Beit Shemesh mayoral candidate Eli Cohen adjured a poorly attended rally Monday night that the only way to defeat “extremism” in the city was to ensure mass turnout in the upcoming repeat municipal elections.
“Only if all of us, all the residents of Beit Shemesh, will come and vote will we be able to defeat the extremism that has taken control of the city,” said Cohen to the crowd of several hundred city residents.
The repeat elections are now scheduled for March 11, after the Supreme Court last week refused to overrule an earlier Jerusalem District Court decision that said that the municipal elections of October were invalid due to evidence of systematic fraud.
“Last week, you, we and the entire Jewish people defeated falsehood and deceit and got a second opportunity to win through truth and integrity,” said Cohen, urging his supporters to get out and vote on election day.
Such is the communal balance in the city that the election will likely hinge on the ability of either side to sufficiently motivate their respective constituencies.
However, the turnout to Monday’s rally was significantly smaller than the previous demonstrations staged in protest at what was then suspected electoral fraud, before the courts called for a new election.
And several national politicians, including Bayit Yehudi chairman and Economy Minister Naftali Bennett, Housing Minister Uri Ariel and Deputy Defense Minister Danny Danon of Likud, took to the podium to urge the residents of Beit Shemesh to vote on election day.
“No one has the right not to go to the polling stations, no one has the right not to bring their friends and family out to vote as well, said Bennett, whose party officially endorsed Cohen’s campaign in the original elections as well as the repeat poll.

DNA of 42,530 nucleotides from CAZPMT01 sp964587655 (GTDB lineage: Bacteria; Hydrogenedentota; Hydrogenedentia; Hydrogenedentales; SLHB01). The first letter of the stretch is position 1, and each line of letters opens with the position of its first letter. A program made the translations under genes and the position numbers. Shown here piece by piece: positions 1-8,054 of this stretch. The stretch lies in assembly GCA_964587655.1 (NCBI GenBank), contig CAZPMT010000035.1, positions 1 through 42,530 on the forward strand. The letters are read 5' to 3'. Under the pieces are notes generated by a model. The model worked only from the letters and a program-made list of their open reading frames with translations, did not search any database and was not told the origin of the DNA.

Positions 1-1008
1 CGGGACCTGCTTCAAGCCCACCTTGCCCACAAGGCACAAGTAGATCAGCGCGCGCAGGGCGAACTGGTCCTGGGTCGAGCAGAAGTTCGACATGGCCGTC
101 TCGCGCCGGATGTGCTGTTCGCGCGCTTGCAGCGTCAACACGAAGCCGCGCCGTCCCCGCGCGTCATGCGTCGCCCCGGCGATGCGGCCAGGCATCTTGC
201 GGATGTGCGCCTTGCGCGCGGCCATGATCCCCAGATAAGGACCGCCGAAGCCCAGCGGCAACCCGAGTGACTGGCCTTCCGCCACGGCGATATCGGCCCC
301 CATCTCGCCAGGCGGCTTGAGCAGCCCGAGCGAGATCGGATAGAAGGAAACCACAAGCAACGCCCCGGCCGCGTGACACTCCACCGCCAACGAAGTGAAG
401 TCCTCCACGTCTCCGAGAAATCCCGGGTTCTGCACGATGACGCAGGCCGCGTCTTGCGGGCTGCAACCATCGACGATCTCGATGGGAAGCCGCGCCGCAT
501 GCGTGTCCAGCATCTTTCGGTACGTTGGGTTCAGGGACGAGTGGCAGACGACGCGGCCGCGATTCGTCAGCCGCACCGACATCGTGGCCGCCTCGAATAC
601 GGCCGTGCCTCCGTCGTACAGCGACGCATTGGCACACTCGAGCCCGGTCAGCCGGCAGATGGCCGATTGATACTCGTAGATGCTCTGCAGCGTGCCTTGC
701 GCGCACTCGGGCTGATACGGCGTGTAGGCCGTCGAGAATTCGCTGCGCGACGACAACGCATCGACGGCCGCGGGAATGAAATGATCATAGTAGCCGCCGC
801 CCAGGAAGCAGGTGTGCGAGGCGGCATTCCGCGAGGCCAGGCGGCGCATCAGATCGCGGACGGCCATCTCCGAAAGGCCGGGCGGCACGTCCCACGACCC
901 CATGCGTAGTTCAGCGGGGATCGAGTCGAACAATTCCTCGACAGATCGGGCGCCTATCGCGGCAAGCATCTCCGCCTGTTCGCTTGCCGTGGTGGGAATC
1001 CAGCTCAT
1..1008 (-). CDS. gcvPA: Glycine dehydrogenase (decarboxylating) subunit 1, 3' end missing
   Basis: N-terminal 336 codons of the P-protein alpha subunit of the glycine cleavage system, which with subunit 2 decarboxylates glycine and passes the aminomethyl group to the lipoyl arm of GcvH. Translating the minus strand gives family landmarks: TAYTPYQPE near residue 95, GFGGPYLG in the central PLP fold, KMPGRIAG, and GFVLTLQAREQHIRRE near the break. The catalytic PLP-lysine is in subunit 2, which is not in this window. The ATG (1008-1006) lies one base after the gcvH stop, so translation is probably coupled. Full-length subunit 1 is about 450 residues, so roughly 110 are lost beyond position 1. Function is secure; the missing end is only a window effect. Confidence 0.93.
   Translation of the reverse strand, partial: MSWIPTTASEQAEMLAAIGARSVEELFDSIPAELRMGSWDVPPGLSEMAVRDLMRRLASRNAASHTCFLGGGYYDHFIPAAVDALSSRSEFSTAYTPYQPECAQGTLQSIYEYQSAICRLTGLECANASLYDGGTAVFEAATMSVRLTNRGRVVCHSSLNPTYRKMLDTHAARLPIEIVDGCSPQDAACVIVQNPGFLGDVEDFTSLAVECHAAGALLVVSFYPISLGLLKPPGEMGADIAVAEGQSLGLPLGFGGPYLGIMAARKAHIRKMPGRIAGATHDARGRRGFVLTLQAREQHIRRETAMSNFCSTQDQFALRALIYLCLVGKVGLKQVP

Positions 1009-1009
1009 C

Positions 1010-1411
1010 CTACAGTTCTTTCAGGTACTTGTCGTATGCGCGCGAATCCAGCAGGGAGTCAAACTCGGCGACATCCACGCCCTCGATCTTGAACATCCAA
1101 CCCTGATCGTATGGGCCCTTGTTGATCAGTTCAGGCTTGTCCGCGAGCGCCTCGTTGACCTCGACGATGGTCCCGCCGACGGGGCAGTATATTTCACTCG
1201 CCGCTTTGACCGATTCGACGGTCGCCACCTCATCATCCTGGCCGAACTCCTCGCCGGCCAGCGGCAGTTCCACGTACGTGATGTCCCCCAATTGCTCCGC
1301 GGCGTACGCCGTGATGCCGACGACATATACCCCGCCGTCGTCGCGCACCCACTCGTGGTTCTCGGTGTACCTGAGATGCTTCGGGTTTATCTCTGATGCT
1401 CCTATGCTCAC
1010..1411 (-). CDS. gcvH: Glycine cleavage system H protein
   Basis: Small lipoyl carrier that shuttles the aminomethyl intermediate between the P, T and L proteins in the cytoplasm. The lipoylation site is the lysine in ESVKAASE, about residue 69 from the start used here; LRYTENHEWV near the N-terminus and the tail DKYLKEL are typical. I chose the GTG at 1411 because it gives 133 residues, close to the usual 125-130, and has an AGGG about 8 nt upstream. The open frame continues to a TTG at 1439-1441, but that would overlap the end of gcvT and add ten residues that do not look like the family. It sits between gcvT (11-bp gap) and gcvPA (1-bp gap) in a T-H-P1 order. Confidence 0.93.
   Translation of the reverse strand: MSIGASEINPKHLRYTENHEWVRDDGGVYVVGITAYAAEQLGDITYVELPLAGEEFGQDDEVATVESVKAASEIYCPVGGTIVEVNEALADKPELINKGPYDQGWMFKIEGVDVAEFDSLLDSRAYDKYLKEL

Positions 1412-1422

The Bayit Yehudi leader called for “a revolution of tolerance” in the city, and said that Beit Shemesh should be “a sanctification of God’s name, not a desecration, a place of spreading the light, not a place of fraud.”
Ariel referenced one of the most contentious issues in the city, that of housing construction for different communal sectors.
Non-ultra-Orthodox politicians, activists and residents have in recent years alleged that large-scale housing projects in the city have frequently been purpose-built for the haredi community that has totally changed the communal make-up of the city.
“Eli Cohen will bring about the best possible Beit Shemesh, a city for all, in which there will be no chance that the Housing Ministry and the mayor will not build for everyone,” said Ariel.
“All of the communities here can live together in the same place. Our children need to stay in Beit Shemesh, whether they wear knitted yarmulkes, black yarmulkes, or none at all,” he continued, while repeating the importance of getting out to vote, to ensure a Cohen victory.